How to Teach Go | Books about Go

The 9x9 Go Board

[Image: 9x9 Go board] A 9x9 Go board has 9 horizontal lines and 9 vertical lines, including the edges, or borders. You can play a stone anywhere that the lines touch, so there are 81 places to play on a 9x9 board.

It is strongly recommended that Go be taught on a 9x9 board and that beginners play several dozen games, at least, on a 9x9 board before moving on to a larger board. (The "standard" Go board is 19x19; games are also played on 13x13.)

The reason for this is that beginners will grasp the fundamentals of the game much faster if they play many games quickly. A full game played on the 9x9 board can easily be finished in 20 minutes or less. The capturing game takes about 5 minutes. (Children as young as 4 or 5 can learn to play.)

There are many things to learn about how the stones "operate," how they are captured and how they can survive. This knowledge is the foundation for the full game of Go. The better your foundation, the more potential you will have to become a strong Go player. So don't be in a hurry to move to the 19x19 board!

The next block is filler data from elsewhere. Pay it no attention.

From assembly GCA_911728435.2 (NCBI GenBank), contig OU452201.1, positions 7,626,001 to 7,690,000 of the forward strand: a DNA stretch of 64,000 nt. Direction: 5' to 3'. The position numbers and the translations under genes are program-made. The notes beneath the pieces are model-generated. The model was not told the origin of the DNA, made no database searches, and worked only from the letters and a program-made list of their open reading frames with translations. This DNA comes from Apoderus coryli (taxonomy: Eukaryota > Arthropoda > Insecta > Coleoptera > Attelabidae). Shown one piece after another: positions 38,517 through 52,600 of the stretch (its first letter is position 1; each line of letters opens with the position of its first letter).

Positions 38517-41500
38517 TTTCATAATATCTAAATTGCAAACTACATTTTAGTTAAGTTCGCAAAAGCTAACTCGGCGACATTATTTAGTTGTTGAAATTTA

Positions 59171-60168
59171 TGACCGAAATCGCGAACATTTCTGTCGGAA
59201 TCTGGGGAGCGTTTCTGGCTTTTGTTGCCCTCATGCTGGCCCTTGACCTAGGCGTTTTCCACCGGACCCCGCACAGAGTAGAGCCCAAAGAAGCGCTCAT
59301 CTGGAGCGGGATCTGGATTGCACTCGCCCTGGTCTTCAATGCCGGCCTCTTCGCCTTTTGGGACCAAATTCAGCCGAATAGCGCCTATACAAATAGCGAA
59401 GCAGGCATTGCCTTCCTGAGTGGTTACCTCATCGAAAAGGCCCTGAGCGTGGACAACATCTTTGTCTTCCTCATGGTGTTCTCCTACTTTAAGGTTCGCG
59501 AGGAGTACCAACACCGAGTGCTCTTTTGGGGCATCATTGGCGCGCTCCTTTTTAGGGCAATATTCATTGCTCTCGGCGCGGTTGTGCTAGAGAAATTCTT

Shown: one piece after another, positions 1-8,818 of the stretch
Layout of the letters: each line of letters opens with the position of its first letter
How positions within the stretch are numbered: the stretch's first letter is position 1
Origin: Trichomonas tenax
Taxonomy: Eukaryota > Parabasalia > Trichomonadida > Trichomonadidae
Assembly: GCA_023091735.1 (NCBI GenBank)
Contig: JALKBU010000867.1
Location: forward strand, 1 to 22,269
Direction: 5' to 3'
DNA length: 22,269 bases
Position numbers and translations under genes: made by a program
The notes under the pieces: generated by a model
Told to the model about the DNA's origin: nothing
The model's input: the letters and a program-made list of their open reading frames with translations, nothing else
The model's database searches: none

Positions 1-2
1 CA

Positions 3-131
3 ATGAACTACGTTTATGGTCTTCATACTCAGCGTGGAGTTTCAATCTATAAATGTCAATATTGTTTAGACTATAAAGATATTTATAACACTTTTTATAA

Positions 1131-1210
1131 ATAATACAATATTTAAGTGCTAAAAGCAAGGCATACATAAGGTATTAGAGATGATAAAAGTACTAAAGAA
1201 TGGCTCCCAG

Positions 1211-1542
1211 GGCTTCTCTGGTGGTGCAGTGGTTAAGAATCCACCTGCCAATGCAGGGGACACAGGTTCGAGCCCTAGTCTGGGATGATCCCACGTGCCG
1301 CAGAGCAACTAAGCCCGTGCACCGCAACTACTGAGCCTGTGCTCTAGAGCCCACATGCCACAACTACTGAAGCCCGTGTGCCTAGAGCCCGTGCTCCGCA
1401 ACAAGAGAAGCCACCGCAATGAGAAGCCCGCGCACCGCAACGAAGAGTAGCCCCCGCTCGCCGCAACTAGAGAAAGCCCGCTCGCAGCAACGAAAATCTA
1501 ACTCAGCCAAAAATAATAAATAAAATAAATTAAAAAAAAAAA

Make Your Own Board

You can easily make a 9x9 board yourself by drawing with a ruler and a black marker on stiff paper or cardboard. You can make it 8 inches by 8 inches, or 20 cm by 20 cm. If you want more accurate proportions, it should be about 7 inches (18 cm) wide and 7.5 inches (19 cm) high. The vertical lines should be 7/8 inch (2.25 cm) apart. The horizontal lines should be 15/16 inch (2.4 cm) apart.

You can use black and white buttons to play, or even pennies and nickels (U.S. and Canada). One player gets 40 black stones and the other player gets 40 white stones. (Black always goes first.) If you want to know more, see the quick tips page.

If you want to buy a Go set, see the American Go Association's list of distributors. You can even order sets online.

How to Teach GO by Mindy McAdams.

Valid XHTML 1.0 Strict